We discuss all of that and much more on Episode 213 of The Hang Time Podcast: The Road Trip Recap.


As always, we welcome your feedback. You can follow the entire crew, including the Hang Time Podcast, co-hosts Sekou Smith of,  Lang Whitaker of’s All-Ball Blog and renaissance man Rick Fox of NBA TV, as well as our new super producer Gregg (just like Popovich) Waigand.

– To download the podcast, click here. To subscribe via iTunes, click here, or get the xml feed if you want to subscribe some other, less iTunes-y way.


Tune into the premier of The Hang Time Road Trip … Part 2, Friday Oct. 23 at 7 p.m. on NBA TV.


VIDEO: The champion Golden State Warriors joined the crew on the bus on The Hang Time Road Trip Part 2

Hang Time Road Trip: From Oakland to LA!


By Sekou Smith

OAKLAND — We finished our business in the Bay Area, talked to the champs and invaded 2K, and now it’s time to head to Los Angeles.

The Hang Time Road Trip is rolling along these California highways, soaking it all in and making sure to get as caught up in the hype of the moment as we can. The Golden State Warriors held an open practice Wednesday night at Oracle Arena that was every bit as entertaining as advertised.

We caught up with the champs before, during and after — general manager Bob Myers came on the bus for a chat before the practice, Draymond Green and Harrison Barnes made some time afterwards and we even got to spend a little quality time with Larry O’Brien — the festivities.

The guys…and Larry. #Repost @langwhitaker

A photo posted by @nbatv on

This morning, however, presented an opportunity for the HT crew to get a bit of a workout at 2K, where our main man Ronnie2K gave us the VIP tour. We hit headquarters for some work 2K16 (Lang whipped Rick) and some on-court action in the motion capture facility.

You haven’t lived until you’ve strapped on the spandex and taken your turn doing mo-cap!

We know we’re going to see both the Lakers and Clippers in LA, so this trips is only going to get more and more interesting as we roll along. Here’s a little view from inside the bus as we made our way to 2K. We talked about the trip, Lamar Odom, what’s to come in SoCal and much more on today’s video podcast.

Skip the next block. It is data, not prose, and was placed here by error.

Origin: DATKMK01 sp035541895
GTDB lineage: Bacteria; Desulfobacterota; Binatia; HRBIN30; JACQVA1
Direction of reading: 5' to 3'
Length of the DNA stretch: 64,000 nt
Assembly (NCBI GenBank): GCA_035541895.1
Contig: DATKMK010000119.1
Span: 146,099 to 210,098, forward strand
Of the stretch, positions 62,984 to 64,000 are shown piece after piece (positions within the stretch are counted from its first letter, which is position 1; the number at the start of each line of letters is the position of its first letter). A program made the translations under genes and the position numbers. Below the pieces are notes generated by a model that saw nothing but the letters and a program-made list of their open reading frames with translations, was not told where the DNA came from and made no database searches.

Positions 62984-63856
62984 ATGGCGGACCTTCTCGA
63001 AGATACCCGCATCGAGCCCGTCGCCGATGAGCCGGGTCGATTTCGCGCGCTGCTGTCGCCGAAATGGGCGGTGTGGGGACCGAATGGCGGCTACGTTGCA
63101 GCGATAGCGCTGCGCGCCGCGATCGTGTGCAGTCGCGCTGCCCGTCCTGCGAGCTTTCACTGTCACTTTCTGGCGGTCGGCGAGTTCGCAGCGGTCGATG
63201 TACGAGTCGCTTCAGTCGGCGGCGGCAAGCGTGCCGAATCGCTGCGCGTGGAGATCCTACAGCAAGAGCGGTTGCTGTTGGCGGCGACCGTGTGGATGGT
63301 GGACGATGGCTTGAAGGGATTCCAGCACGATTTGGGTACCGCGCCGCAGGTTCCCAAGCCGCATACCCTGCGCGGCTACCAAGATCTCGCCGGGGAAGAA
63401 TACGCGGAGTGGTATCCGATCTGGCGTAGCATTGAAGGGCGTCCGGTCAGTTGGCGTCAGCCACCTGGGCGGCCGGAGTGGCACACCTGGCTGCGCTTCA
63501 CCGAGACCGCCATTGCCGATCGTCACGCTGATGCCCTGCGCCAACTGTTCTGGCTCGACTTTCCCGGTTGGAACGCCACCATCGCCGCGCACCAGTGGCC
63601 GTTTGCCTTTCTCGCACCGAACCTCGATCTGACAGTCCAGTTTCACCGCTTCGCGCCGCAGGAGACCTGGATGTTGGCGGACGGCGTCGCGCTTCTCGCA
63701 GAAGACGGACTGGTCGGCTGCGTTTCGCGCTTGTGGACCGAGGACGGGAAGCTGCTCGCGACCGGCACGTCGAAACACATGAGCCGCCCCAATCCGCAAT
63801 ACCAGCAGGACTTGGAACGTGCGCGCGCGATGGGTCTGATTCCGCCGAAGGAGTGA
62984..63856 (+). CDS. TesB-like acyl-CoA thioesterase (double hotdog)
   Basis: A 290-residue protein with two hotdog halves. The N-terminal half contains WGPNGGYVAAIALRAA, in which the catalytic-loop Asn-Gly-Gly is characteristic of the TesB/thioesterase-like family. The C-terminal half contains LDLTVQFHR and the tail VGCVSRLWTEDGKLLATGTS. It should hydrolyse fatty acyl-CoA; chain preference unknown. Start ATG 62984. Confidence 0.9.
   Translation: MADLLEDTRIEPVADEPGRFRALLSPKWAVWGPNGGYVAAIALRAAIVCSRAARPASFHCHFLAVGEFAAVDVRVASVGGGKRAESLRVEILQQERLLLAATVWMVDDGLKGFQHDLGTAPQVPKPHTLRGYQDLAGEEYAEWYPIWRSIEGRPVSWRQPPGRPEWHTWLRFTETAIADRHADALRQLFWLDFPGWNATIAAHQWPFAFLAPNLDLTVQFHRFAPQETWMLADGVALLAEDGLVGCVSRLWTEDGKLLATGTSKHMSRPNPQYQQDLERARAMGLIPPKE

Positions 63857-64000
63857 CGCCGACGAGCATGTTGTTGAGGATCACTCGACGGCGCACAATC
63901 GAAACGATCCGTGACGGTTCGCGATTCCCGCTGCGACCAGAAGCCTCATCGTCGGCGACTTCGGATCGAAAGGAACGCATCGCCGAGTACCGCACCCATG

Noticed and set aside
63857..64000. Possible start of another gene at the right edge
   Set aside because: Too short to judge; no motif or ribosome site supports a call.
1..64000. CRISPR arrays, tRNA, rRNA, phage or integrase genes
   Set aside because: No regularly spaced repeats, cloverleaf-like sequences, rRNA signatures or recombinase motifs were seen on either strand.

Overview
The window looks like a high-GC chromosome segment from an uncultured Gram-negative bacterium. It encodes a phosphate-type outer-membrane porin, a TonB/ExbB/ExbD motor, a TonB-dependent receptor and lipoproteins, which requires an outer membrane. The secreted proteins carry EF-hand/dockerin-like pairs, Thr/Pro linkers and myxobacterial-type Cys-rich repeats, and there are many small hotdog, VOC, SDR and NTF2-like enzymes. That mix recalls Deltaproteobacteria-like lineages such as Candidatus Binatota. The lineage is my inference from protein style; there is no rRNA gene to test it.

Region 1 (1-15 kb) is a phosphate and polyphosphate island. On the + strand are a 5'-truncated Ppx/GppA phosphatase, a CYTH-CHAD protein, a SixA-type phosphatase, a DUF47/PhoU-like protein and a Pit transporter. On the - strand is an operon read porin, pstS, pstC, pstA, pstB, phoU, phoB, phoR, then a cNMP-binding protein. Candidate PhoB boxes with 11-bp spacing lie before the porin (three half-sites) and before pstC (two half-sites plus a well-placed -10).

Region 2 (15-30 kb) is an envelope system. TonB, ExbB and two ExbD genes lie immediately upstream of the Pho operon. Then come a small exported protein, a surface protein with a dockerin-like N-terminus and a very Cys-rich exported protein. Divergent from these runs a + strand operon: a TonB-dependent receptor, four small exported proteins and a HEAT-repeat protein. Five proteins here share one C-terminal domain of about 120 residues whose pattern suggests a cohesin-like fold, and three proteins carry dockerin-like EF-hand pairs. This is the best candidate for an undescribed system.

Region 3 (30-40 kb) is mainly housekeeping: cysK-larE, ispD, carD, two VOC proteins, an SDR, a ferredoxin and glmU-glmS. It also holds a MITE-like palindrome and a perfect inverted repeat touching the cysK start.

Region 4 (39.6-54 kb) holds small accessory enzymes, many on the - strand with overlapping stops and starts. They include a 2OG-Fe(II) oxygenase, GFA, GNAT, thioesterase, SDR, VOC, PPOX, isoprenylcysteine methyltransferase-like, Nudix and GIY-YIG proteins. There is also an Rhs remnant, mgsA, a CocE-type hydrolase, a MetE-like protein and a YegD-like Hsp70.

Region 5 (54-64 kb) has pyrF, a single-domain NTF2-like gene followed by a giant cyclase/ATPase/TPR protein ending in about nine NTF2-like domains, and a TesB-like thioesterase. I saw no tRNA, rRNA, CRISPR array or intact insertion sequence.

VIDEO: The Hang Time Road Trip crew finishes up in the Bay Arena before heading to LA


Keep up with us around the clock on Twitter or Instagram or Facebook (using the hashtag #NBAHangTime):

Hang Time Road Trip: The champs are here!


By Sekou Smith

OAKLAND — The fine folks of this city and the entire Bay Area are still basking in the glow.

You don’t end a 40-year title drought in a basketball-mad region and not soak it all in. And the Golden State Warriors are doing exactly that. We noticed as much on our first night of The Hang Time Road Trip, which kicked off with an interview with hip-hop legend and hoops head Phife Dawg of A Tribe Called Quest fame.

Sure, he’s a New York Knicks fan transplanted on the other side of the country. But he made it clear to us that the Warriors own the Bay Area these days. Stephen Curry, Klay Thompson, Draymond Green, Andre Iguodala and the rest of the champion Warriors remain the biggest thing going around here.

We’ll see them tonight at their open practice at Oracle Arena. It promises to be a madhouse, with some of the best fans in sports crowding into the building to celebrate their team.

Hey @imrickafox @sekou3000, I found our ride. #nbahangtime

A video posted by Lang Whitaker (@langwhitaker) on

As far as this notion that the Warriors somehow got lucky last season in the playoffs by not having to face the Los Angeles Clippers or the San Antonio Spurs? Save it. You don’t win titles at any level without a little good fortune falling your way. But these guys earned every bit of that Larry O’Brien Trophy. And they’ve earned the right to swim in the afterglow, had they chosen to do so.

From what we’ve seen so far, they’ve worked their tails off to try to do it again. Their core group returns intact and, from what we’ve seen so far in the preseason, they’re already in midseason form. Steph is playing with the confidence you’d expect of a MVP and champion. Andrew Bogut has reshaped his body (#MUSCLEWATCH) and should be a force inside this season. Even with coach Steve Kerr out indefinitely to take care of his surgically repaired back, the Warriors don’t figure to miss a beat at the start of this season.

Any NBA season comes with surprise twists and turns, of course. So we’re not foolish enough to go making any bold predictions right now. But our track record so far is pretty good. The first day of last season’s Hang Time Road Trip was in Cleveland with LeBron James and the Cavaliers.

And you know where their season ended …

There’s so much going on today before get to Oracle to see the Warriors, so stay tuned on all fronts for updates and surprises.


Keep up with us around the clock on Twitter or Instagram or Facebook (using the hashtag #NBAHangTime):

Check back here for our daily (video) podcast recapping our adventures.